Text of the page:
San Sebastián: Arzak (Nov. 2013)
Exec Chef: Juan Mari and Elena Arzak
November 2, 2013
Arzak was stop #3 on my list of San Sebastián destinations, and I was a little apprehensive about whether I’d have enough space to eat—I had just finished lunch at Martin Berasategui a few hours ago! (I ended up having more than enough space… I’m getting way too fat for my own good haha.)
Arzak’s east of the city centre, and it’s located right on a major street. There’s no romantic taxi ride with beautiful green scenery like the one you take to Mugaritz. On the other hand, it’s close, easy to get to, and NOT in the middle of nowhere haha.
The restaurant doesn’t feel pretentious at all. The wait staff is pretty friendly, and Chefs Juan Mari and Elena come out pretty often to greet and talk to the guests. Elena came out quite a bit to discuss different dishes with the guests, which I thought was awesome. She gives a lot of insight into the cultural influences and creative ideas behind dishes, and she does it in a very understandable way with no hint of pretense. Juan Mari also came out to greet guests, and he felt more like a jovial grandfather who has accomplished a lot and is just chilling. And let’s be honest—the man is a living legend haha (grandfather of “New Basque Cuisine” and all that).
The menu has an à la carte option as well as a tasting menu. The tasting menu is seven courses, and it starts with around five amuses-bouche. Some of the courses have two options. You can choose between two appetizers, two seafood courses, two main courses (meat or poultry), and two final desserts. Of course, you’re free to supplement more dishes if you feel like eating more (and, more important, trying more of their cooking!). As for myself, I chose to get both meat AND poultry for two main courses haha; I really wanted to try both. I was craving lamb, and the pigeon at Martin Berasategui was disappointing—I was hoping the pigeon at Arzak would end up being AMAZING so that it could counter the terrible-ness of MB’s pigeon (and it did!).
Scorpion fish pudding wrapped in kataifi (a threaded pastry).
Red cod fish on a crispy pastry and brandade.
Sunflower seeds with rock fish mousse.
Chorizo (wrapped in a thin sheet of mango) with tonic.
Bitter raspberry purée, served in a bottle on ice and “corked” with melon and jamón ibérico.
Brown and white breads.
Served with (delicious) olive oil.
The olive oil was great, but the breads themselves didn’t really stand out. Moving on.
Slices of an apple that was injected with beet, accompanied by creamy foie gras that’s covered with crispy potato crumbs, leek sauce, and orchid flowers.
The beet-injected apple slices were good, but what really stood out was the foie. Mmm. It was creamy, and the potato crumbs just added a crust that made it even more delicious (and texturally exciting!) in a different way.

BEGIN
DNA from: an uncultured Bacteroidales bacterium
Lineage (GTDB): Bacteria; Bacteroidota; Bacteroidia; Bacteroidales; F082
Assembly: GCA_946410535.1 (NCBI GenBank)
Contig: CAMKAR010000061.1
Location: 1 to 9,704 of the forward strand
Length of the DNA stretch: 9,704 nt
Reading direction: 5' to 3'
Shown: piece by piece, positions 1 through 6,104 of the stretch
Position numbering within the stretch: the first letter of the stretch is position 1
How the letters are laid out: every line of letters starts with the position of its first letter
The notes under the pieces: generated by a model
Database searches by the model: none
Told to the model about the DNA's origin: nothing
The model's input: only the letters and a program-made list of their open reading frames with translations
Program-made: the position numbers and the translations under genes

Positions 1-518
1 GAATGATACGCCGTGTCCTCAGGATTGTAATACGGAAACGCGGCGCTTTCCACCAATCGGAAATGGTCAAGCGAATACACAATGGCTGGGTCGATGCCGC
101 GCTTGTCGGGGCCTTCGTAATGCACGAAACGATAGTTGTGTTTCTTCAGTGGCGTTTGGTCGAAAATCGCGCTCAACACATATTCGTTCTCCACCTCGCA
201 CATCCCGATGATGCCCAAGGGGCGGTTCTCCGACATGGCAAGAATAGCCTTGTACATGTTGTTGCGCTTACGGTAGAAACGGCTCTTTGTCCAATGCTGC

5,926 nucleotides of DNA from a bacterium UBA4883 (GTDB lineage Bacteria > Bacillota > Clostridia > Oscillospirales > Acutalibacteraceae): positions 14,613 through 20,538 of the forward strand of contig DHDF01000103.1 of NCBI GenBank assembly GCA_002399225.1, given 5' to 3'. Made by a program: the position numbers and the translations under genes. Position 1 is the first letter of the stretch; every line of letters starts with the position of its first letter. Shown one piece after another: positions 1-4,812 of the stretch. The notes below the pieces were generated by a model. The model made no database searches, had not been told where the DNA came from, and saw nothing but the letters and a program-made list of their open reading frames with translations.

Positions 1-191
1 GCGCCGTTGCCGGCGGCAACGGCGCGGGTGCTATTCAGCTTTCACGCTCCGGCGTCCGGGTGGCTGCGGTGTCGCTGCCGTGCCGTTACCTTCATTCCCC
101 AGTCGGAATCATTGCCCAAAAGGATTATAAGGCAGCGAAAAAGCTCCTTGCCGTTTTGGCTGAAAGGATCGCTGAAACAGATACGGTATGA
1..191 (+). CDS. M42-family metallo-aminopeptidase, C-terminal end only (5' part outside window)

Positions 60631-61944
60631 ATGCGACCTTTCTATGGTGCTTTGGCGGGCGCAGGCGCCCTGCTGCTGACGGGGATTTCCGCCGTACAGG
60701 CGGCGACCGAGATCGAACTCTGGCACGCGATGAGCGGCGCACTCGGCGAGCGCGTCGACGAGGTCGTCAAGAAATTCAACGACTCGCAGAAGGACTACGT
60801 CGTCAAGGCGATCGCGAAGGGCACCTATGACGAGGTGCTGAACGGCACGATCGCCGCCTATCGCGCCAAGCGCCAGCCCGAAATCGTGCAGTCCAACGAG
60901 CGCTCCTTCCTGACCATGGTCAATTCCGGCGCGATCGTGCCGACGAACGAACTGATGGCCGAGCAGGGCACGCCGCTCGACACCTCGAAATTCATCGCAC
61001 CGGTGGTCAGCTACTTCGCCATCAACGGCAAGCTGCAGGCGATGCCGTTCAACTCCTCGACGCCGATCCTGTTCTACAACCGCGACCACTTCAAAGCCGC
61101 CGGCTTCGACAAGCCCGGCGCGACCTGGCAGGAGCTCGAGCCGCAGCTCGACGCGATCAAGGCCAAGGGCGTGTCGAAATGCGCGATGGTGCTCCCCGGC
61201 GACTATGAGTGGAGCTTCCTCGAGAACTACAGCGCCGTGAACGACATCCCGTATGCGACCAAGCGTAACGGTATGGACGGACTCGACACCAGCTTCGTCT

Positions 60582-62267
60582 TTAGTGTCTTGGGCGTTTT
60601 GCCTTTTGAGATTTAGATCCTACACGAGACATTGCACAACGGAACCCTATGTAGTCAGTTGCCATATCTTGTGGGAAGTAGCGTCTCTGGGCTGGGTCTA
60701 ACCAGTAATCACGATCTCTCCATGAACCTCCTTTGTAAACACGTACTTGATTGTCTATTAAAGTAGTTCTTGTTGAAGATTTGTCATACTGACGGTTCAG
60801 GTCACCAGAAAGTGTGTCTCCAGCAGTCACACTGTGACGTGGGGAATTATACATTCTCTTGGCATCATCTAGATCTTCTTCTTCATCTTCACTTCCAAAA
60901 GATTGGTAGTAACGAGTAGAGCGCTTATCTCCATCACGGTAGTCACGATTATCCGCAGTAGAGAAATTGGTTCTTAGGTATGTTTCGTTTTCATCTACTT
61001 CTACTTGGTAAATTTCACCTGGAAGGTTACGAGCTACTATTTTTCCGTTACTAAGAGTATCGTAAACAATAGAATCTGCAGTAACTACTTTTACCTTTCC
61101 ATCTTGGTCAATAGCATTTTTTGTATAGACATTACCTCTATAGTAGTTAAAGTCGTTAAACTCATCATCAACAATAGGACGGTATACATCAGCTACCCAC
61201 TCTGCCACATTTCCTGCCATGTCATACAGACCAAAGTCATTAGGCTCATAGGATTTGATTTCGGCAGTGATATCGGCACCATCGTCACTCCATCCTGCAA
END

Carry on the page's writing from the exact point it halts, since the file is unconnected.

Lobster “Sea and Garden”
Grilled lobster with a crispy star-shaped crepe and tomato water. Served with zucchini flowers, some kind of leaf (that was just like spinach), tomato sauce underneath the leaves, and fresh zucchini (in the very back).
They set up this dish by putting a Philips tablet in front of me; the tablet played a loop of a video of waves hitting the shore. I guess the sight and sounds were supposed to make you feel like you were eating lobster by the sea.
This was an interesting dish, but I honestly didn’t think that the lobster itself was that good. I liked the lobster at Akelarre much more, even though the dish itself was ARGUABLY worse (less complex and texturally exciting). Still… when I eat a lobster dish at an elite restaurant like this, I want the lobster itself to… be juicy, flavorful, and just amazing, you know? Hmm.
Poached egg cooked at 63 degrees Celsius in water for 41 minutes (but the waiter said it wasn’t cooked sous-vide), covered with a mix of Panko and a sheep’s milk cheese, and then caramelized in olive oil. Served with powder from the fruit of the baobab tree, crispy milk, sacha inchi (from Peru and also known as “sacha peanut” or “mountain peanut”), a gorgonzola cheese sphere, sheep’s milk cheese curds with port wine, and a “lactic leaf” (it tasted just like cheese!).
I didn’t quite catch the name of the cheese…
I didn’t know really know what to expect from this dish, but it ended up being pretty amazing. It’s basically an egg katsu. You can’t go wrong with that hahaha. (I’m simplifying it, and it really is more complex than that—the chefs definitely put a lot of time and effort into perfecting this dish.) The crispy milk, curds, and leaf definitely added a nice background of dairy flavor that complemented the Panko-crusted egg surprisingly well.